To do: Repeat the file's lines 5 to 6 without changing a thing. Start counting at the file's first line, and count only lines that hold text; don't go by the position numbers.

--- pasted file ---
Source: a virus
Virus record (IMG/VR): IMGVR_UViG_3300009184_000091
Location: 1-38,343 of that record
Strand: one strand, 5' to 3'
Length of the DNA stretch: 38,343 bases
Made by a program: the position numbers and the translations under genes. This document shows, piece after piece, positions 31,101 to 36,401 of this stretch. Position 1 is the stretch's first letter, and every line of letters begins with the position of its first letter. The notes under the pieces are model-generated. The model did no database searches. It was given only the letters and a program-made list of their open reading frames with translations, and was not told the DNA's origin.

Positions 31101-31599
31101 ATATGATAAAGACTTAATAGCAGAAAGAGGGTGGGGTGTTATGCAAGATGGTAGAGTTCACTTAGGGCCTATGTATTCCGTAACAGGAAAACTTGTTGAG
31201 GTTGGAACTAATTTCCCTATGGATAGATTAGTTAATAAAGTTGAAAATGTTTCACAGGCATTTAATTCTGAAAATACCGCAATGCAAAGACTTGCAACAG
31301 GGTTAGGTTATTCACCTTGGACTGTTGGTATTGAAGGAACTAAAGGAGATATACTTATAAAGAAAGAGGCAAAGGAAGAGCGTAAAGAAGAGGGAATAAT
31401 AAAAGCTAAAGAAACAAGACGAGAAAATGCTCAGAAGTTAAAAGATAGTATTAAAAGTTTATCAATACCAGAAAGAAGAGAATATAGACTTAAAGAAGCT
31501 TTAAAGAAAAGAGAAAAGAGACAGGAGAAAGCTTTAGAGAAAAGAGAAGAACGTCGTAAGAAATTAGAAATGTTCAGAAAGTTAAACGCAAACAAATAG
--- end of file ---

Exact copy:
Length of the DNA stretch: 38,343 bases
Made by a program: the position numbers and the translations under genes. This document shows, piece after piece, positions 31,101 to 36,401 of this stretch. Position 1 is the stretch's first letter, and every line of letters begins with the position of its first letter. The notes under the pieces are model-generated. The model did no database searches. It was given only the letters and a program-made list of their open reading frames with translations, and was not told the DNA's origin.